NAIT expert offers insight into global impact and home maintenance
Toilets tend not to get the respect they’re due. In fact, the very term is used derisively.
If something is wasted or considered a failure, it “went down the toilet.” If a joke is particularly crude, it might be categorized as “toilet humour.” There’s more, of course, most of it unfit to print, making the nickname “throne” elegant by comparison.
Jim Jacques (Plumber ’01) sees things differently. “Plumbing is one of the greatest changes to humankind in terms of saving lives,” says the chair of Advanced Plumbing Technology. He puts the flushable toilet at the centre of that advancement.
“At one point it was recognized” – anywhere from 3,000 to 5,000 years ago, by either the Mesopotamians, Egyptians, Chinese, Romans or Scots, depending on which history you subscribe to – “that we have to start removing our waste outside of the buildings we were housed,” says Jacques.
When we did, later adding water to help whisk it all away, “all of a sudden, we were living longer, not getting as sick, all based on plumbing.”
Look at London, England, for example, where waterborne diseases such as cholera and typhoid were, well, nearly wiped out with the completion of the city’s sewer system in 1865.
For the United Nations’ World Toilet Day, recognized annually on Nov. 19, we talked to Jacques about the persisting global impact and potential of this area of plumbing, toilet TLC, and why this simple sanitary appliance should have us all flushing with pride.
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Not to be taken for granted
Jacques points out that, despite the recognized importance of toilets, 3.5 billion people worldwide go without them, according to the World Health Organization (WHO) and UNICEF. The organization hopes to see that number reach zero by 2030.
“In the developed areas where we have regular access, we take [toilets] for granted,” says Jacques.
This year, the organization is calling on people to take action by
- openly talking about the connection between our health and our toilets
- properly maintaining them
- not using them for disposing of pollutants
- lobbying governments to ensure adequate sanitation at home and abroad
“No matter how small of a change you can make, if we're all making that change, we can see a difference,” says Jacques.
That difference can even be quantified, he adds. In 2012, WHO calculated that US$5.50 in benefits were generated for every $1 invested.
The physics of flushing
The flush – the foundation of the modern toilet – is accomplished mainly by two features, Jacques explains. One is the tank of water above the bowl, the other is the “s-trap” pipe behind it. The rush of water into the bowl activates the siphon action that occurs inside that trap.
“When you encourage water movement [through the trap], it draws the rest with it,” says Jacques. “So we have a nice, flushed bowl.”
Tops in toilets
There is no shortage of models to choose from. But for Jacques, two aspects separate the great from the good:
- Water efficiency – Toilets of decades past required more than a dozen litres of water per flush. Today, says Jacques, they should work well using just under five, ensuring sanitation doesn’t come at an unnecessary cost.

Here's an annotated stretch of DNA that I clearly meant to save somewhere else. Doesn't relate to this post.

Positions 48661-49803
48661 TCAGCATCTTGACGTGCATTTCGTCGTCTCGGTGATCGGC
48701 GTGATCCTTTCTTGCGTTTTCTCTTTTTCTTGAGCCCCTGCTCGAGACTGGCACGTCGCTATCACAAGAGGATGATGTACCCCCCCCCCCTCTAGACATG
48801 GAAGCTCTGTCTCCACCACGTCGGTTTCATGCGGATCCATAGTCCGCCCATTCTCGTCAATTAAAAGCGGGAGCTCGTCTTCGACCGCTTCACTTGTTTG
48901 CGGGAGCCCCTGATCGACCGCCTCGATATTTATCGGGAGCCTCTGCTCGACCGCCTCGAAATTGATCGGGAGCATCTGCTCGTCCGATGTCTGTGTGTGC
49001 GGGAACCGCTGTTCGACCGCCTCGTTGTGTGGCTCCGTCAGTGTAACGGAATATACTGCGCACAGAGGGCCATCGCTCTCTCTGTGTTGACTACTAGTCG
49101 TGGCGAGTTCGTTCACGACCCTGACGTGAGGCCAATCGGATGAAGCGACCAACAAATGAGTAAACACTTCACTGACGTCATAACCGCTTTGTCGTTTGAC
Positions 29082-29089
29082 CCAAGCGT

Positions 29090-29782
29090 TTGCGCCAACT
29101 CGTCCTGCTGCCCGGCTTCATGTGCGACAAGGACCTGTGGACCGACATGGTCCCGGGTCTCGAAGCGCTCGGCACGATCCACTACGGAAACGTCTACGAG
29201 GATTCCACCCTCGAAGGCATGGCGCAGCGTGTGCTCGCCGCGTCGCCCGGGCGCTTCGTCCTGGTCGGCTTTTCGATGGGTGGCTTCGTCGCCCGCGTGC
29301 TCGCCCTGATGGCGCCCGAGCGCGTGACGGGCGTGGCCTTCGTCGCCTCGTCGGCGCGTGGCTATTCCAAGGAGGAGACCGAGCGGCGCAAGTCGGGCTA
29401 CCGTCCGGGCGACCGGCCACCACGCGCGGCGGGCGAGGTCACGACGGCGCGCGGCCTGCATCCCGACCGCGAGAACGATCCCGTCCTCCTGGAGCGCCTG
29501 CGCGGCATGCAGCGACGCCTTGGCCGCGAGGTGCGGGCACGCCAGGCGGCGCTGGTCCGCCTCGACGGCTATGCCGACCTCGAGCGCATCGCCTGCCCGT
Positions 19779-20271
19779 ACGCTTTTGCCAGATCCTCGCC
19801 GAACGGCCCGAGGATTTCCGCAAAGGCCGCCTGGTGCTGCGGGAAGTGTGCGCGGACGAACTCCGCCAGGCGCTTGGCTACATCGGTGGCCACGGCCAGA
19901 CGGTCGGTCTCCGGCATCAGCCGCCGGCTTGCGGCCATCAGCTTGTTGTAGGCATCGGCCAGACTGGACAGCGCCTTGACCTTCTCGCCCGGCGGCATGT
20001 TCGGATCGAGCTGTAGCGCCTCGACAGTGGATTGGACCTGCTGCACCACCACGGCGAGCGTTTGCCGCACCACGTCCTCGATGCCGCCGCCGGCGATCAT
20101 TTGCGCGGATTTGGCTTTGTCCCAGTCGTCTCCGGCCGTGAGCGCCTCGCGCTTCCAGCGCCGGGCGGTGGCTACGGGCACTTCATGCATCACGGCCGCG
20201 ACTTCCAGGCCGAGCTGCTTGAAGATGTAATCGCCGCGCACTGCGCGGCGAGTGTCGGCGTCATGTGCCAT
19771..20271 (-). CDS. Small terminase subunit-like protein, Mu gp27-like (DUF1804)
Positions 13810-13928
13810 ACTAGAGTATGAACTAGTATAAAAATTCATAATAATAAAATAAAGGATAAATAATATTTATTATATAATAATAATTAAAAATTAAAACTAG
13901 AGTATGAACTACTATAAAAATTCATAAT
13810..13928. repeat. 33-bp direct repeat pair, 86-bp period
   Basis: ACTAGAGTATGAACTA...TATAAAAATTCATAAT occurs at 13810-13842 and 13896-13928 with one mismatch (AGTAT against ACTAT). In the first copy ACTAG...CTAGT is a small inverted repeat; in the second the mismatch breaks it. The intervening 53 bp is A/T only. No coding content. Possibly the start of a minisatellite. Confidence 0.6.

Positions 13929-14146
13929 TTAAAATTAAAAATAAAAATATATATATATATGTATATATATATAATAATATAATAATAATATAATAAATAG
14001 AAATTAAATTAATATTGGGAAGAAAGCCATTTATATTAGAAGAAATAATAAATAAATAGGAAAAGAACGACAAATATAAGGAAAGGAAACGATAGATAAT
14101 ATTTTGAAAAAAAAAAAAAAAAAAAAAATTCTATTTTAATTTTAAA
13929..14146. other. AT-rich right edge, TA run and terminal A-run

- Diameter of the exit – A wider hole at the bottom of the toilet, where it connects to the flange in the floor – even by as little as a centimetre – will help limit clogging.
Keep the flowing going
Jacques encourages everyone to attempt basic toilet repairs when required.
“I just recommend not waiting ‘til the end of the day to do it,” he adds. From past days in the field, he recalls too many homeowners starting the job after watching instructional YouTube videos at the end of a workday.
“Things go sideways,” says Jacques. If setting things straight calls for a pro, “now you're paying more for a plumber because it's after hours.”
One of the most common points of failure on a toilet, he notes, is the flapper. Over time, this piece of rubber can deteriorate or warp, allowing for a constant trickle of water between the tank and the bowl. It’s an easy, inexpensive fix, says Jacques.
“Just don’t wait until Friday after work to get started.”
Speaking of sanitation
Like a fine teacup, most toilets are made of porcelain. It’s durable and non-porous, with a smooth surface that’s easy to clean.
Don’t clean it with just anything. To prevent staining and bacterial growth, you want the surfaces to stay shiny and unscathed.
“I use anything that says it's safe for porcelain,” says Jacques.
Which is to suggest that your toilet is indeed an element of your home that deserves care and respect. It should not be abused – whether that be with abrasive cleaners or scouring, says Jacques, or even the spurious claims of YouTubers who may not fully appreciate the impact of the toilet on the development of humankind.
“You know the stories of people using Coca Cola?” says Jacques. “I wouldn't go that way.”
A new path to plumbing
Introduced in 2021 alongside three other trades diploma programs at NAIT, Advanced Plumbing Technology offers a direct pathway into education in the field for those who are not registered apprentices, including international students. The program focuses on theory and hands-on training required to master installation, repair, perform maintenance and more.
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